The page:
Why not just sell the couch then? I haven't thought about that before, but it feels plain rude. I can't just sell him. Can I? No, of course I can't. I look at him again from above my laptop, for the first time taking all of him in. He doesn't seem unhappy. I try to get back to work. I text Alice to meet me at the bar.

***

"And then he... and then he said – Clara, you wouldn't believe this, he then goes-" Alice drowns on laughing and throwing her hand around gesticulating widely, "he said if you can't find me a way to avoid the taxes, what's the point of you then? Oh god, I'm so sorry." She knocked some guy's beer half out of his hand while putting on a gruff imitation of her newest client. I laugh along, although mainly now at her discomfiture, and the scowl on the guy's face. Jamie watches carefully, ready to step in if the situation escalates, but he too joins me in some good-natured ribbing when Alice returns to us unscathed.

We've had in excess of four rounds of tequila and the world was becoming a much nicer place, although slightly less stable. I swayed a little bit, excusing myself to the ladies. Looking in the mirror at this stage of the night was ever the bad idea, but my makeup was still intact and my hair not too far gone, so all in all – success. When I came back, Alice and Jamie made quick excuses for heading home, looking at one another like lovestruck puppies. I stayed for another drink, waving them goodbye. It was nice, I told myself. Nice they still got that after five years. Nice they had someone to go home with. For a second, the familiar jealousy filled me until I remembered I wasn't exactly going back to an empty flat. That did little to lift my spirits, however, after all he wasn't a boyfriend, he wasn't mine, and neither of us thought like that. He was just the ghost who haunted the couch. My couch. My ghost.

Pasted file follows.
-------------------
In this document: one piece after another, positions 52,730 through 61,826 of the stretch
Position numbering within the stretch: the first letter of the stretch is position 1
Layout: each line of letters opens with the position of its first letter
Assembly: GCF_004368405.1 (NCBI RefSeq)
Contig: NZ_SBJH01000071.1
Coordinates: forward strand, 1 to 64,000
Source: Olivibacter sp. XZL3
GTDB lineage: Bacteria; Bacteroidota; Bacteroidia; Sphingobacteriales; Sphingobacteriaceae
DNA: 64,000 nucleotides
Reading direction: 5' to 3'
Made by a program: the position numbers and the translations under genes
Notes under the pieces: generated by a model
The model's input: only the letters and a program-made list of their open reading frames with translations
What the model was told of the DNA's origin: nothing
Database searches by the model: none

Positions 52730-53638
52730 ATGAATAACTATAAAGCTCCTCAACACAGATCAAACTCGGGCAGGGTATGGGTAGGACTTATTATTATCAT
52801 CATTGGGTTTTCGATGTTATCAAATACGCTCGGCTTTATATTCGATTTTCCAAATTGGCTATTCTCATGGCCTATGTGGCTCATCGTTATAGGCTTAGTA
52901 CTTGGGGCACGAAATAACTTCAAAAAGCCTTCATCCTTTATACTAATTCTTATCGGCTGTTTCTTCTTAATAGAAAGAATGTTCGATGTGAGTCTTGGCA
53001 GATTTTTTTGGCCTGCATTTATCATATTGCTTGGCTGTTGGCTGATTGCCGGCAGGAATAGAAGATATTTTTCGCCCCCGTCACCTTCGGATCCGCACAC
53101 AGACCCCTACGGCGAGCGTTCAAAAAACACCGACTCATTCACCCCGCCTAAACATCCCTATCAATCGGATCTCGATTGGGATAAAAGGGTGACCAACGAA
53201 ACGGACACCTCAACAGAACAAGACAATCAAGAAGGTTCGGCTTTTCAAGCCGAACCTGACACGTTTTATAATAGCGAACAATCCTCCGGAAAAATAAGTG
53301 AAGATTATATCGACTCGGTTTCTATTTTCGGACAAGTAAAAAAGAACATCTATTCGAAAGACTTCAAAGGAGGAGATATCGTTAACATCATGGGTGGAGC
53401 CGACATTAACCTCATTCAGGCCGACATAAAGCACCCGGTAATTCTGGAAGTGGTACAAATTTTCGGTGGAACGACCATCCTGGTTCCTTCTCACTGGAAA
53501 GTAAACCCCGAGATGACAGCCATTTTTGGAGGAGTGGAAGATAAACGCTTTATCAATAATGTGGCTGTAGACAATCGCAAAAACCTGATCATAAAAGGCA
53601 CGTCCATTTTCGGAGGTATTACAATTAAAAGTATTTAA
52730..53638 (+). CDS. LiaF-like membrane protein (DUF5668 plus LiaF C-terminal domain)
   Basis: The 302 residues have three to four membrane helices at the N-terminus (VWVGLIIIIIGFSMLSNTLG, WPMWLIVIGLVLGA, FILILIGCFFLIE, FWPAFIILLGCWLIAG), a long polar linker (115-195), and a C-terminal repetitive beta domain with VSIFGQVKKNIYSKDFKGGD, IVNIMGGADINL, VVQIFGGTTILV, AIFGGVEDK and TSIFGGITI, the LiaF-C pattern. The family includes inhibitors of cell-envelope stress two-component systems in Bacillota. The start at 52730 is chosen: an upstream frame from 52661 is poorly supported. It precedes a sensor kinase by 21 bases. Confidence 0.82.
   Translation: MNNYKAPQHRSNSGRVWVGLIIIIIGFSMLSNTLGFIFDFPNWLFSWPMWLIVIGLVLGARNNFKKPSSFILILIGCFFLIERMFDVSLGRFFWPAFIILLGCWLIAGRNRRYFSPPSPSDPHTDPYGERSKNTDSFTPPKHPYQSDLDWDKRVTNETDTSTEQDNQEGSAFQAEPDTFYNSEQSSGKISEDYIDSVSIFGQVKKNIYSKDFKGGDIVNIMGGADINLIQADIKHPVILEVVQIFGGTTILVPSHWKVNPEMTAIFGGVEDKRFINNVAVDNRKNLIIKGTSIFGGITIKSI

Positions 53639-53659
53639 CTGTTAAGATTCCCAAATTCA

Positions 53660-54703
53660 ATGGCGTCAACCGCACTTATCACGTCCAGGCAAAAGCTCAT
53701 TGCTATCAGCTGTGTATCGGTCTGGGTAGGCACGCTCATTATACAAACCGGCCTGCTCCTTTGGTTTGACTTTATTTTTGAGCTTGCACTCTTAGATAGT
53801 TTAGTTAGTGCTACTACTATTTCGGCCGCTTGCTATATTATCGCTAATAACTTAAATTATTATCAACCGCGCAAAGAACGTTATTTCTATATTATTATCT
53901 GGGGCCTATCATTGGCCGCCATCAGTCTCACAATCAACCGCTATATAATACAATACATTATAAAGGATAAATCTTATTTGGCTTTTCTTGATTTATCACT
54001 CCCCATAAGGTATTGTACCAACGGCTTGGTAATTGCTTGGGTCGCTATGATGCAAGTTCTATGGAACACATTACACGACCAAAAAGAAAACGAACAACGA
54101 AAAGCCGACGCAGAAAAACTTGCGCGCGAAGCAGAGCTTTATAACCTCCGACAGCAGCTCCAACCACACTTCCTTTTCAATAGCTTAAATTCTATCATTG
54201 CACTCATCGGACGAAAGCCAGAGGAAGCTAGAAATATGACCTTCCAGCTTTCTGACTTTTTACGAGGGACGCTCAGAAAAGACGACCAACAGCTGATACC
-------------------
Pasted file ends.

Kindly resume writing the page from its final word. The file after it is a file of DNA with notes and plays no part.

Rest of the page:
Another pang of guilt shot through me. If I was lonely with all these people around, how must Bryan feel when the only person who sees him ignores him? I quickly lost appetite for my beer, pushing the glass away with distaste. I had to get home and apologise. The bar was busy, as always, everyone who lived or worked near relishing the freedom of a weekend. I managed to get the bartender's attention, paid my tab and headed off, hoping I was walking straight. The Grove wasn't far from my apartment, just over three blocks, but I felt such an urgency to get back I considered hailing a taxi. I had to get back. To talk to him. The gnawing, nagging feeling hasn't left me, instead becoming more intense and making me nauseous. I sped up, almost run towards my door, not caring for the looks people were giving me. Insane, drunken girl. Let them think.

I had to get back. Explain. Apologise. But how do you apologise for silent treatment? How do you explain why you're treating someone like they aren't there? He didn't do anything. It wasn't his fault I took the sofa. It wasn't his fault he was stuck with it. I was in the wrong from day one, only too stubborn to realise. Good job, Clara. Good bloody job.

I stumbled through the door almost breaking the key in the lock. He was there. Sprawled across the sofa, watching a soap commercial on the tv. He looked at me, surprised at my sudden appearance, and had no time to hide the vulnerability on his face. It made my insides twist. But he was there. He was right there. I had time to make things right.